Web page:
Abdominal Pain - Female  
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Anatomy - Gastrointestinal
Anatomy - Gastrointestinal

  • Pain or discomfort located between the bottom of the rib cage and the groin crease

General Information

  • There are multiple causes of abdominal pain. In women the range of diagnoses needs to be broadened to include problems related to pregnancy and the female organs.
  • The possibility of pregnancy must be considered in all women of childbearing age.
  • Abdominal pain in the elderly carries with it a higher risk of serious illness.

Top Causes of Abdominal Pain in Women Younger than 50 Years of Age

  • Appendicitis
  • Ectopic pregnancy
  • Endometriosis
  • Gallbladder disease
  • Nonspecific abdominal pain
  • Ovarian cyst
  • Pelvic Inflammatory Disease
  • Peptic ulcer disease
  • Spontaneous abortion

Top Causes of Abdominal Pain in Women Older than 50 Years of Age

  • Appendicitis
  • Bowel obstruction
  • Diverticulitis
  • Gallbladder disease
  • Pancreatitis
  • Peptic ulcer disease

If not, see these topics

When to Call Your Doctor

Call 911 Now (you may need an ambulance) If
  • Passed out (fainted)
  • Very weak (can't stand)
Call Your Doctor Now (night or day) If
  • You feel weak or very sick
  • Severe pain
  • Constant abdominal pain for more than 2 hours
  • Vomiting blood or black (coffee-grounds)
  • Vomiting bile (bright yellow or green)
  • Vomiting and abdomen is more swollen than usual
  • Blood in bowel movements (black/tarry or red)
  • Recent injury to the abdomen
  • Fever of 103° F (39.4° C) or higher
  • Fever of 100.5° F (38.1° C) or higher and you:
    • Are over 60 years of age OR
    • Have diabetes mellitus or a weakened immune system (e.g., HIV positive, cancer chemotherapy, chronic steroid treatment, splenectomy) OR
    • Are bedridden (e.g., nursing home patient, stroke, chronic illness, recovering from surgery)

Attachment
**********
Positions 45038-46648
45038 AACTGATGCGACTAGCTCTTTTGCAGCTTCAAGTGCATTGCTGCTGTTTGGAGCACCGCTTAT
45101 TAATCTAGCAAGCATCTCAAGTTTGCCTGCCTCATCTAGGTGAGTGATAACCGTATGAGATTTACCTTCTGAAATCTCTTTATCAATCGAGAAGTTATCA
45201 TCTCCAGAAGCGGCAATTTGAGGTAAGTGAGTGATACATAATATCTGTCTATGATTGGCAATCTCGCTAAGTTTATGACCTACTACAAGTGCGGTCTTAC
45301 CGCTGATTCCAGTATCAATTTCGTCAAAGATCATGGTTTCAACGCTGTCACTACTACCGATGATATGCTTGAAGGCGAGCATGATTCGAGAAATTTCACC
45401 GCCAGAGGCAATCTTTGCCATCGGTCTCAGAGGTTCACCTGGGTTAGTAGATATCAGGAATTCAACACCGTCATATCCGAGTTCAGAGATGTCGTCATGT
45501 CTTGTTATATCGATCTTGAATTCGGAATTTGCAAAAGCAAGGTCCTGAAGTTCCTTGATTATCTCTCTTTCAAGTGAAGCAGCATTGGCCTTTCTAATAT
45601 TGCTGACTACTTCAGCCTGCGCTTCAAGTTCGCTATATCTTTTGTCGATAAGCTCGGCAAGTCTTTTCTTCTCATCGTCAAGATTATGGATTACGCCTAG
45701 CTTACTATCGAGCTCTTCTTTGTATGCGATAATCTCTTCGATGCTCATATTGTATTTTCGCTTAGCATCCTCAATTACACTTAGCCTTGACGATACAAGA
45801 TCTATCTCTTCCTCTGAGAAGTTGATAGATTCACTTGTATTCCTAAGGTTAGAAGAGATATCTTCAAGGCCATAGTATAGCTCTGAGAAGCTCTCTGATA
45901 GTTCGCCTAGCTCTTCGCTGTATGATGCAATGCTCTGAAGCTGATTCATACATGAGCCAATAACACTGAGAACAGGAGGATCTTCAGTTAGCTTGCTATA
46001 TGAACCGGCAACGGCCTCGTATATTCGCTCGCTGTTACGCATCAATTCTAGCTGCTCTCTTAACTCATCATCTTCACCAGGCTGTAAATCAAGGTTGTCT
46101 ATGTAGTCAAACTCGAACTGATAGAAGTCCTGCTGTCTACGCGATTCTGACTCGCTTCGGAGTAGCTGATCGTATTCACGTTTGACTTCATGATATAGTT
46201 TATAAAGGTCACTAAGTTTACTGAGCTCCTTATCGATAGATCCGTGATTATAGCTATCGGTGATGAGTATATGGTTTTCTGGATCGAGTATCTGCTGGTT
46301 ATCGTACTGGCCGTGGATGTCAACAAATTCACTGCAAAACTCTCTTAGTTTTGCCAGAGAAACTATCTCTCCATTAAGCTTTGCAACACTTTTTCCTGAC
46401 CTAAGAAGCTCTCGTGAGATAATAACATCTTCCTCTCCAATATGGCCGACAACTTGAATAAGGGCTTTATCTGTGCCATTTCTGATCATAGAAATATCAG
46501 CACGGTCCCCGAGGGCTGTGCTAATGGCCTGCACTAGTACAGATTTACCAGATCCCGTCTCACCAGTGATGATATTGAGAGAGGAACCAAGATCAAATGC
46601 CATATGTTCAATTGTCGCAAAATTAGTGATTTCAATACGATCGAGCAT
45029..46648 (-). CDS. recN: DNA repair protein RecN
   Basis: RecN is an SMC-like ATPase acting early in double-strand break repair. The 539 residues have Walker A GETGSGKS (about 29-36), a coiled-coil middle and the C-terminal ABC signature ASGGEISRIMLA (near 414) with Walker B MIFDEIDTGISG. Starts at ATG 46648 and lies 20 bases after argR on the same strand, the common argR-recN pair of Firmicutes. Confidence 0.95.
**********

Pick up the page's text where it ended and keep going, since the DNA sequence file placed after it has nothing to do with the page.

• Whites of the eyes have turned yellow (jaundice)
Call Your Doctor Within 24 Hours (between 9 am and 4 pm) If
  • You think you need to be seen
  • Moderate or mild pain comes and goes (cramps), but lasts greater than 24 hours
  • Abnormal vaginal discharge (e.g., bad odor; yellow, gray or green in color)
  • Age greater than 60 years
  • Pregnant or could be pregnant (e.g., missed last menstrual period)
  • Blood in urine
Call Your Doctor During Weekday Office Hours If
  • You have other questions or concerns
  • Abdominal pains are a recurrent problem
  • Pain with sexual intercourse
Self Care at Home If
  • Mild abdominal pain and you don't think you need to be seen

  1. Reassurance: A mild stomachache can be caused by indigestion, gas pains or overeating. Sometimes a stomachache signals the onset of a vomiting illness due to a viral gastroenteritis ("stomach flu").
  2. Rest: Lie down and rest until you feel better.
  3. Fluids: Sip clear fluids only (e.g., water, flat soft drinks or 1/2 strength fruit juice) until the pain has been gone for over 2 hours. Then slowly return to a regular diet.
  4. Diet:
    • Slowly advance diet from clear liquids to a bland diet
    • Avoid alcohol or caffeinated beverages
    • Avoid greasy or fatty foods.
  5. Pass A BM: Sit on the toilet and try to pass a bowel movement (BM). Do not strain. This may relieve the pain if it is due to constipation or impending diarrhea.
  6. Avoid Medicines: Any drug could irritate the stomach lining and make the pain worse, especially an anti-inflammatory medicine such as aspirin and ibuprofen. Do not take any pain medicines, fever medicines or laxatives for stomach cramps.
  7. Expected Course: With harmless causes, the pain is usually better or goes away within 2 hours. With viral gastroenteritis ("stomach flu"), belly cramps may precede each bout of vomiting or diarrhea and may last 2-3 days. With serious causes (such as appendicitis) the pain becomes constant and more severe.
  8. Pregnancy test, when in doubt:
    • If there is any possibility of pregnancy, obtain and use a urine pregnancy test from the local drug store.
    • Follow the instructions included in the package.
  9. Call Your Doctor If:
    • Abdominal pain is constant and present for more than 2 hours
    • Abdominal pains come and go, and are present for more than 24 hours
    • You are pregnant
    • You become worse

And remember, contact your doctor if you develop any of the "Call Your Doctor" symptoms.

Disclaimer: This information is not intended be a substitute for professional medical advice. It is provided for educational purposes only. You assume full responsibility for how you choose to use this information.

Author and Senior Reviewer: David A. Thompson, M.D.

Last Reviewed: 9/15/2011

Last Revised: 1/9/2011

Content Set: Adult HouseCalls Symptom Checker

Copyright 2000-2012. Self Care Decisions LLC; LMS, Inc.